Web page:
My girlfriend asked me recently if it looks like we want the same things out of life. My immediate answer was, yes, we do, it's just that our schedules are a little wacky and they don't mesh so well. She teaches little tykes all day, and I deal with contractors and cad software during that time. It's what I like to contend with, and the hours fit me fine. The problem is that I don't finish up until early evening, and when I come home, I like to do a little research, write, watch a show, or read a magazine. She wants to do family-type things: elliptical machine at the gym, cook a carb-free 3 course meal, discuss the day, etc. Unfortunately, that's what I would prefer - at 11pm when she is fast asleep.
Time recently published an article about this, and I was shocked that there are specific categories of night and morning people, and that it's generally an all-or-nothing proposition.
I tried to change after college, going into work earlier, bringing a gym bag to work, stopping at the store for some vegetables, but it just didn't make me happy. I was fighting it all the time. I really only felt at home when I was teaching a class, working full time, and playing pickup hockey at midning weekdays. That is my prime, and I loved the feeling.
So, does this come down to family life vs. career life? She wants to have a routine that closely matches what she was raised with, three square meals, naps, and American Idol. I want to have a highly varied schedule that lists academic lectures, discussions, recreation, one TV show a week, design and fabrication, and a continuation of everything that was "life" in the past, before I started working. It's not exclusive of family, yet it always feels that way.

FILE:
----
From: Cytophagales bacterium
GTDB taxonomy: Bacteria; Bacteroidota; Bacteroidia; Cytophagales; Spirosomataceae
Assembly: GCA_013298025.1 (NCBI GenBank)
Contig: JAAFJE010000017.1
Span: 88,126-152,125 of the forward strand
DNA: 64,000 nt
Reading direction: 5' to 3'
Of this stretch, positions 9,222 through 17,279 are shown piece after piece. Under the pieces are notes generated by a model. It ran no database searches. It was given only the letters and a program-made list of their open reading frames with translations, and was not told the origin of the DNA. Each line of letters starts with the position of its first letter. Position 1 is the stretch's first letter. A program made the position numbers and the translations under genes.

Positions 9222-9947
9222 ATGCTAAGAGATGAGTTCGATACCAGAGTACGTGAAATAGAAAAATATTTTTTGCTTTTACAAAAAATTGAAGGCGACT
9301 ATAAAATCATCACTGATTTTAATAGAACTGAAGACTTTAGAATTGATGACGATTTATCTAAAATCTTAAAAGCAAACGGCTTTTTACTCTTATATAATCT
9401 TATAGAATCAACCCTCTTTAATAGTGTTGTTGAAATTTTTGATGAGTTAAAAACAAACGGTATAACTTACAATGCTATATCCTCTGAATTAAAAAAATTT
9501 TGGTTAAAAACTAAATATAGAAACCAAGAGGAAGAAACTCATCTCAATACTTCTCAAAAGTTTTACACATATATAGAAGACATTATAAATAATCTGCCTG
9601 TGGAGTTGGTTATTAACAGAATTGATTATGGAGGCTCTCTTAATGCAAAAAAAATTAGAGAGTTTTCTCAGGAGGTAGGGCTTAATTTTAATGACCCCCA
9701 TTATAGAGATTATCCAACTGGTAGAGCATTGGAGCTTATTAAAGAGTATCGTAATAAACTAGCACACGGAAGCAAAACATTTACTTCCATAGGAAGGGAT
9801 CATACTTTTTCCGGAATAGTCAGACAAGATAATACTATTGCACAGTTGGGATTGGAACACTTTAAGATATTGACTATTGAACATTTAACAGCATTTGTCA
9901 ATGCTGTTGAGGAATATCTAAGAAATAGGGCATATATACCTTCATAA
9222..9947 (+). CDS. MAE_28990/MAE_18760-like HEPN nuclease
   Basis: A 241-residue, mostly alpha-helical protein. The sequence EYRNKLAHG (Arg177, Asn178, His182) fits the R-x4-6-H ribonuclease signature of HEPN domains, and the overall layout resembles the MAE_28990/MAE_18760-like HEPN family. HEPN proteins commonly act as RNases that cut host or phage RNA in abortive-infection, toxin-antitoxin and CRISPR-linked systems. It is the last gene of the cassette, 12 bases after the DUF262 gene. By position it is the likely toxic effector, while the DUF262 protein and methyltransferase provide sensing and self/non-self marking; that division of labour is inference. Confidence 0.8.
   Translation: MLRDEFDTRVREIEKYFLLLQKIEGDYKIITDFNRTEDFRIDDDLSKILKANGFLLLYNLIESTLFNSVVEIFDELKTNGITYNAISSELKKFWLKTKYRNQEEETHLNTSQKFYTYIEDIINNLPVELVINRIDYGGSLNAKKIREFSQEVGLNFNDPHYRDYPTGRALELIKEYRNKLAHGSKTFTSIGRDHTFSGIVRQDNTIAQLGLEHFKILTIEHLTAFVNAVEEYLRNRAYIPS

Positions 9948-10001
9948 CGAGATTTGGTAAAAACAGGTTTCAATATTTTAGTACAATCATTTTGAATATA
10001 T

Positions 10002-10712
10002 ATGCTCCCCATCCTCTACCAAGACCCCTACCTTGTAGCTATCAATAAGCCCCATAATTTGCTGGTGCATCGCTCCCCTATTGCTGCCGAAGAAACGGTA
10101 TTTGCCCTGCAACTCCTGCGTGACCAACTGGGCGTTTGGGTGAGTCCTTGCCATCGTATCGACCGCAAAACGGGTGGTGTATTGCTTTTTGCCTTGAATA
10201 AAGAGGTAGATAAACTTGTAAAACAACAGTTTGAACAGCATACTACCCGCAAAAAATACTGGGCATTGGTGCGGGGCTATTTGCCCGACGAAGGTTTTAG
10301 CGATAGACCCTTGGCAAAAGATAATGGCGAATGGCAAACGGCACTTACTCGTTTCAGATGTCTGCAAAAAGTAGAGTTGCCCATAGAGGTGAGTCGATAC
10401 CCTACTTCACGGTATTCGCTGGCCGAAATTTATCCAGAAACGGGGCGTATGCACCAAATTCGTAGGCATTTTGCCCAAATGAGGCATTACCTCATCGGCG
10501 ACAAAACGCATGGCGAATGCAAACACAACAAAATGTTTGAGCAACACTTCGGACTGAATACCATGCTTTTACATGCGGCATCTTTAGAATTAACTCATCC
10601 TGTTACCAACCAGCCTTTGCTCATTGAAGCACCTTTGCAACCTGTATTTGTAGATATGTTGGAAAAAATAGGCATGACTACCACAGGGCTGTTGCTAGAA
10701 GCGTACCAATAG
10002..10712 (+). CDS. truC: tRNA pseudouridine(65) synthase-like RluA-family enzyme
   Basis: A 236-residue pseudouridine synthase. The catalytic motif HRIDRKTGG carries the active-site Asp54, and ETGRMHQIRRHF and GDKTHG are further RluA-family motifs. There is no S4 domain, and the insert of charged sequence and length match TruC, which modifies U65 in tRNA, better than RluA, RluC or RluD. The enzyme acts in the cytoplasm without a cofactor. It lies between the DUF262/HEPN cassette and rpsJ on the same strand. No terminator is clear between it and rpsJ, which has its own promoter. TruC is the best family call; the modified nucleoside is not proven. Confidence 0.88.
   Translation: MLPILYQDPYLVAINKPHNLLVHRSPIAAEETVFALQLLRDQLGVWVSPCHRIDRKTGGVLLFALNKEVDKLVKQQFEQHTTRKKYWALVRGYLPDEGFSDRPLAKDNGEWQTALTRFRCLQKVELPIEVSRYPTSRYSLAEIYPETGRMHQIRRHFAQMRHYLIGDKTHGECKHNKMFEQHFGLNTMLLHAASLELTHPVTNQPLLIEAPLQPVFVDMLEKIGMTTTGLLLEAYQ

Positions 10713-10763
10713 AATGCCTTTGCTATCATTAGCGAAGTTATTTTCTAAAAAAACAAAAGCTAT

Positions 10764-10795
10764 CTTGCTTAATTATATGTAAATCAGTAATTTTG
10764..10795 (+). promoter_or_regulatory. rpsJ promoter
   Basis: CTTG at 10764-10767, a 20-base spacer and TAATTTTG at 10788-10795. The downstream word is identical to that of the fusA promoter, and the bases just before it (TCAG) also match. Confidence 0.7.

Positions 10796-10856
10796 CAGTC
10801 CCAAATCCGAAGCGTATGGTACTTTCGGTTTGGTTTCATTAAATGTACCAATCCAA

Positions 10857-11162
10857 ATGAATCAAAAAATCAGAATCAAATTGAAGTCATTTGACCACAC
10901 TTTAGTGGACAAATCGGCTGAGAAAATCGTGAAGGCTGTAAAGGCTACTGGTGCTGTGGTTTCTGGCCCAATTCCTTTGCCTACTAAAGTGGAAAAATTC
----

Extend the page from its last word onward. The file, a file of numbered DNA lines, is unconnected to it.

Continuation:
Also in the spirit of rejuvination, I really am hoping to embrace the inner nerd again. Two things have sparked this. One, is the discovery of the open source housing project, house_n, and the media lab, and the people over there that look at the industry like I do. I am no longer feeling like architecture needs to be #1 in my life. Sometimes the glossy magazines and the starchitects just make me sick. I used to have pride in finding a rare house or bus stop done by some famous designer. Like I "collected" it or something. But, I have a near-repulsive attitute toward the sigularity of these projects now. I see the effort that goes into it, and the coutless others that make it happen. These are the ones who should be rewarded, but instead it's the golden boy that drew the thumbnail. What a sham. Even worse is the desire by millions to ascend to that role. You see it in the interns and graduates in any architecture office. Dress the part, be hyper- brash, promote your design skills, and pretend you are better than the draftsmen. This is the part of architecture that I was dragged into, and I had in my starstruck eyes for most of my education years.
Well, the trigger was finishing the exams, all nine of them, and realizing that the common architect, the one who knows the stud spacings, the moment connections, the earned hour rate, the curtain wall loading, etc. is the real deal. These people are overworked, underpaid, and have aspirations to be the designers and rainmakers. But, like in any business, it's not going to happen for everyone. And now that I see this outlook, I have realized that I use very few of my skills in what I am doing. I have several computers that I know how to dual-boot, make software do most anything, and even use my ham radio licence to get GPS coordiates of where I am sometimes (this is the other thing that triggered my recent discovery). This is all quite dorky, but it's what I know, or KNEW.
So, this came off more like a venting, but as I approach the end of my internship to become a real live architect, it seems somehow like that door is closing. Or to be more appropriate, it's a long hallway with several side exits. I don't want to go through the one I am destined for, but there may be a much more rewarding way out.